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DSK's New Life, Between Russian Banks And Serbian Hardliners

Strauss-Kahn in a file photo
Strauss-Kahn in a file photo
Alexandre Lévy

BELGRADE – Clean shaven, impeccably dressed in a dark suit and tie, Dominique Strauss-Kahn is back in business. On Sept. 17, France's former Finance Minister and disgraced head of the International Monetary Fund officially accepted a post as economic adviser to the Serbian government.

DSK's hosts in Belgrade had a hard time hiding how proud they were of recruiting such a hotshot economist — starting with the country's First Deputy Prime Minister Aleksandar Vucic: "We are not ashamed to say that he knows much more about economy than all of us. And that in his address book he has more contacts from the world of finance than all of us together."

The 64-year-old will be assisting Serbia"s new finance minister, Lazar Krstic. The 29-year-old Yale prodigy is in charge of relaunching the country's economy and keeping unemployment in check, while at the same time reassuring international financial institutions.

All in all, Strauss-Kahn's private life is of no interest to the Serbians. A couple of days before the Frenchman was nominated as economic adviser, Vucic dismissed questions about DSK's involvement in alleged sexual scandals — which led to his resignation as IMF chief — stressing that the only thing the country was interested in was his competence in economic issues. Still, France had already warned Serbian authorities that Strauss-Kahn's nefarious reputation could potentially be harmful to Serbia's image.

A few months ago, France's Socialist Party (PS) — of which DSK has been a longtime prominent, yet now rather embarrassing member — had even sent out several emissaries to try and dissuade their "Serbian friends" from hiring him.

"The Serbians listened politely, then acted on their own. They wanted DSK — and they got him," a PS official said on condition of anonymity.

Since 2012, Serbia has been governed by a coalition of socialists — allies of late president Slobodan Milosevic — and the center-right, conservative Serbian Progressive Party (SNS). These two parties, although now declaring a push to integrate European values, have sometimes have a hard time convincing their Western partners of their democratic credentials.

Russian lobby

But this time, said Western partners are worried about more than just Serbia's image and reputation. "Rather than go through Bercy France's Ministry of Finance, Dominique Strauss-Kahn has been selected due to the intervention of various Russian energy lobbies present in the Balkans," said an unnamed source familiar with the Serbian-French relations. "This prompted our concerns about the economic interests that could be driving this choice."

Since July, Strauss-Kahn has been a board member of the Russian Direct Investment Fund (RDIF), which belongs to the Vnesheconombank (VEB) — Russia's powerful state development bank, formerly the Bank for foreign trade of the USSR. He is also a member of the Supervisory Board of the Russian Development Bank regions (BRDR), best known for being a subsidiary of the oil giant Rosneft.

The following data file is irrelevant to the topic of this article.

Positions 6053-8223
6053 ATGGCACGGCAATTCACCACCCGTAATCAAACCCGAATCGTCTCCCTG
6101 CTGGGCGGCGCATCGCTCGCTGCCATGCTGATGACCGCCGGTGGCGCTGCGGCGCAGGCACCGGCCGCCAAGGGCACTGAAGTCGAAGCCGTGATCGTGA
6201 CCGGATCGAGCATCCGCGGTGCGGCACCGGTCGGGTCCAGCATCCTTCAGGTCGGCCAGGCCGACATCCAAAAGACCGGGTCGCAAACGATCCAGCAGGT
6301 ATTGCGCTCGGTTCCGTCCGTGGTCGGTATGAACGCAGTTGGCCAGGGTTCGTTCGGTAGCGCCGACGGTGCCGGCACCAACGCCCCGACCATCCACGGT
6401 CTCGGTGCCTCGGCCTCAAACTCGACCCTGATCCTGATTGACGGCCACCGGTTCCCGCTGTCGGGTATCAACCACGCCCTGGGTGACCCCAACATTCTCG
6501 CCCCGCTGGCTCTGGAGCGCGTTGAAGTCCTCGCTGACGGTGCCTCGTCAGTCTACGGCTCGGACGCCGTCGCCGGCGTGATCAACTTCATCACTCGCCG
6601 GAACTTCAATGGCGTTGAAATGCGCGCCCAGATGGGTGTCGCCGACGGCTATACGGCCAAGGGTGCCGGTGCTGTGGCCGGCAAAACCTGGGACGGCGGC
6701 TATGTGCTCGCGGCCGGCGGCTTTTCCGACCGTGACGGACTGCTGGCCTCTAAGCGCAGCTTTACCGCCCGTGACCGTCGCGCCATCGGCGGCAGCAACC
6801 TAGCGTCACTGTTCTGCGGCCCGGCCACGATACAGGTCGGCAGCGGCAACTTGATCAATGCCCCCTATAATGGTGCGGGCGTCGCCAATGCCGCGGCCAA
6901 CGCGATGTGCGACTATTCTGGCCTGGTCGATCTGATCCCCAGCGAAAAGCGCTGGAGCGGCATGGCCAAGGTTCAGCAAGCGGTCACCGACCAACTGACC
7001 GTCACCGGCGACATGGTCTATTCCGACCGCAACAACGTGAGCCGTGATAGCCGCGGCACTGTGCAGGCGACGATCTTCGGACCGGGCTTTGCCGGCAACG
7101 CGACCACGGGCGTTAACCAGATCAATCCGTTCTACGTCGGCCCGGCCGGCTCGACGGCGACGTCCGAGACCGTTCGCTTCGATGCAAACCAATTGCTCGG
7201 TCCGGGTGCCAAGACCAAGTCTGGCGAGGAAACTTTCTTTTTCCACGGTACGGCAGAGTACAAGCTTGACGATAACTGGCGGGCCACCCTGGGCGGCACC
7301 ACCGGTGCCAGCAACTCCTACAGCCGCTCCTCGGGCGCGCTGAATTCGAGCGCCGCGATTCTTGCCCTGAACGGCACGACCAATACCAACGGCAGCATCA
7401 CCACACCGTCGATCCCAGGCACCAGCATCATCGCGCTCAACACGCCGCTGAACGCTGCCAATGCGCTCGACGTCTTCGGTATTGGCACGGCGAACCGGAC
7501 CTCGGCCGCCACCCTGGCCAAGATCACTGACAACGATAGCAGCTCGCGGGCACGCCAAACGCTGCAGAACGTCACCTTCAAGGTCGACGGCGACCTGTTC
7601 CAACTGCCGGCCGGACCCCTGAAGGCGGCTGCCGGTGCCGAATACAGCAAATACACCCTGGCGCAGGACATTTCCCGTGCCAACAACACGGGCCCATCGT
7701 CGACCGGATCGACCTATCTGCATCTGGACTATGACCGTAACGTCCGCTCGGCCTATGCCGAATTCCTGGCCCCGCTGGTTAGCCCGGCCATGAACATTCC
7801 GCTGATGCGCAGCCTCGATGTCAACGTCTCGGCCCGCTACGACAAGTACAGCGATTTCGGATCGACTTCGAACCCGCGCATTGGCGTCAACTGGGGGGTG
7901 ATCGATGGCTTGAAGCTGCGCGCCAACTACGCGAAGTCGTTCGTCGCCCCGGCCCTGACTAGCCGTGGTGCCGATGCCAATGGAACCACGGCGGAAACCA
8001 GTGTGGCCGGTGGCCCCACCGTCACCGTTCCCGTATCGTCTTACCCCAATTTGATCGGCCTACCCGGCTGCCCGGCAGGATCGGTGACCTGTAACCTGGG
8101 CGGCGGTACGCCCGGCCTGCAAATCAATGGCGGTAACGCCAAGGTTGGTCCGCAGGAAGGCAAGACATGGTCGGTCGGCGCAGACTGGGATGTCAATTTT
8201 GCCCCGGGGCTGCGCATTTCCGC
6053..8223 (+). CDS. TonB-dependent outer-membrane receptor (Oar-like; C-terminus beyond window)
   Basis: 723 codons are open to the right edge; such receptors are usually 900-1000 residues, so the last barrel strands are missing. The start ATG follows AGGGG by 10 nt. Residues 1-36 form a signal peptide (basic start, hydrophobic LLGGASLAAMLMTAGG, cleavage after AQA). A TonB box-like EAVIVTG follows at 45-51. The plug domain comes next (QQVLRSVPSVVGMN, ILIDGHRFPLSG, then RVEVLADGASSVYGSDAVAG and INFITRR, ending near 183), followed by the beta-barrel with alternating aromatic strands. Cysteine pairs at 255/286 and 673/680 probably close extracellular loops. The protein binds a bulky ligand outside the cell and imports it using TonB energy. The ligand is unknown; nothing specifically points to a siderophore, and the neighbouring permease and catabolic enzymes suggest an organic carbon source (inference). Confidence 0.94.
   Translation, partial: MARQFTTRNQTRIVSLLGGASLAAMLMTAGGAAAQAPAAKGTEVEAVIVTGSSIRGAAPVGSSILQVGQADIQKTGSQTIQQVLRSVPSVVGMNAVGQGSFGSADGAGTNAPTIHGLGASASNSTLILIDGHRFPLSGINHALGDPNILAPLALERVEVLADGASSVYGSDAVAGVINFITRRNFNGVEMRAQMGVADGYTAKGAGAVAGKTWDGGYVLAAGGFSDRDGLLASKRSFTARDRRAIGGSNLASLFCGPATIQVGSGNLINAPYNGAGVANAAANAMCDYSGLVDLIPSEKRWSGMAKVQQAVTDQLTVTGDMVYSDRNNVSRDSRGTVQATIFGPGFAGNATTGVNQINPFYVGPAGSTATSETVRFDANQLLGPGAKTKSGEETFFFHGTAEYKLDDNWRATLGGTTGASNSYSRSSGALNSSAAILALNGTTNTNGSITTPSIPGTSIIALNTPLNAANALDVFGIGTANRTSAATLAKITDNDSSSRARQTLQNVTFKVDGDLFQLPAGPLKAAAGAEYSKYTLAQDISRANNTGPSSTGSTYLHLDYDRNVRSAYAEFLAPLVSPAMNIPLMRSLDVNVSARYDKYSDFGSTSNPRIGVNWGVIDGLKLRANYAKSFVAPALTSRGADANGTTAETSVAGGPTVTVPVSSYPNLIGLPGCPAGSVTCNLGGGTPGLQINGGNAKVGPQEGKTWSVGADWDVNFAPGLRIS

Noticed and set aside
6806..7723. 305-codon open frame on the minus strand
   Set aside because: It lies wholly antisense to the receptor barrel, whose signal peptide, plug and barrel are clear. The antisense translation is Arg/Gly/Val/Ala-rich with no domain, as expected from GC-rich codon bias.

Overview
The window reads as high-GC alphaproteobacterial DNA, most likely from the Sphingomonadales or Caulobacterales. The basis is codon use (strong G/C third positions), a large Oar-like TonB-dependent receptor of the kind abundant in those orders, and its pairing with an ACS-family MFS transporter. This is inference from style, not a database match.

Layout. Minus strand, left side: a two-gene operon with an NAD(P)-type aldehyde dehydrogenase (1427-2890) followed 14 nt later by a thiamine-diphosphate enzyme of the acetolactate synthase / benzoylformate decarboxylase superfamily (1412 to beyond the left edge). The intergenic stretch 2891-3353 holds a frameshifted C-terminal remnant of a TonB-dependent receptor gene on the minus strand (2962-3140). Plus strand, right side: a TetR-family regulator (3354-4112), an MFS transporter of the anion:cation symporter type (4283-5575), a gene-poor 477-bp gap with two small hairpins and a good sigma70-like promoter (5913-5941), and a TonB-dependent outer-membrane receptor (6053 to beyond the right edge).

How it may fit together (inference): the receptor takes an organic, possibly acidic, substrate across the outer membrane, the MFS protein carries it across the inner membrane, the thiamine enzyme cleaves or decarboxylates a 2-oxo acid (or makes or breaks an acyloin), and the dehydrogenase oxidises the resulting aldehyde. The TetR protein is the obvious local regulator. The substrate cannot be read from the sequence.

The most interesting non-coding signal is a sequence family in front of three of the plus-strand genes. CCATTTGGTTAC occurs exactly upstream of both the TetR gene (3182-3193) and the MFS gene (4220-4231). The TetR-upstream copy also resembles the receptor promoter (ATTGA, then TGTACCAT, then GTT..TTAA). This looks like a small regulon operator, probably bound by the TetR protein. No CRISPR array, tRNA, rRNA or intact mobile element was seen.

Within the Serbian government, the choice has also prompted doubts. Members of the financial arm of the Ministry of the Interior — controlled by Socialist Prime Minister Ivica Dacic, a rival of Aleksandar Vucic — have voiced their concerns about the connections at work behind this appointment.

But the key figure behind Strauss-Kahn's new Serbian posting was in Belgrade on the day the economist accepted the job, quietly mingling with a crowd of overexcited reporters and officials who knew neither his face nor his name: Vladmir Mollov, a Bulgarian-born banker living in Paris, where he heads the very discreet Arjil investment bank.

Until now, few had ever heard of the elegant gray-haired man, or of his work as a mediator — except perhaps in Bulgaria, where he crossed paths with a few local oligarchs, including energy tycoon Hristo Kovatchki, from whom he tried to buy shares in the Sofia Municipal Bank back in 2010. The deal eventually didn't happen because of Kovatchki's involvment in an investigation for alleged tax evasion.

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Life On "Mars": With The Teams Simulating Space Missions Under A Dome

A niche research community plays out what existence might be like on, or en route to, another planet.

Photo of a person in a space suit walking toward the ​Mars Desert Research Station near Hanksville, Utah

At the Mars Desert Research Station near Hanksville, Utah

Sarah Scoles

In November 2022, Tara Sweeney’s plane landed on Thwaites Glacier, a 74,000-square-mile mass of frozen water in West Antarctica. She arrived with an international research team to study the glacier’s geology and ice fabric, and how its ice melt might contribute to sea level rise. But while near Earth’s southernmost point, Sweeney kept thinking about the moon.

“It felt every bit of what I think it will feel like being a space explorer,” said Sweeney, a former Air Force officer who’s now working on a doctorate in lunar geology at the University of Texas at El Paso. “You have all of these resources, and you get to be the one to go out and do the exploring and do the science. And that was really spectacular.”

That similarity is why space scientists study the physiology and psychology of people living in Antarctic and other remote outposts: For around 25 years, people have played out what existence might be like on, or en route to, another world. Polar explorers are, in a way, analogous to astronauts who land on alien planets. And while Sweeney wasn’t technically on an “analog astronaut” mission — her primary objective being the geological exploration of Earth — her days played out much the same as a space explorer’s might.

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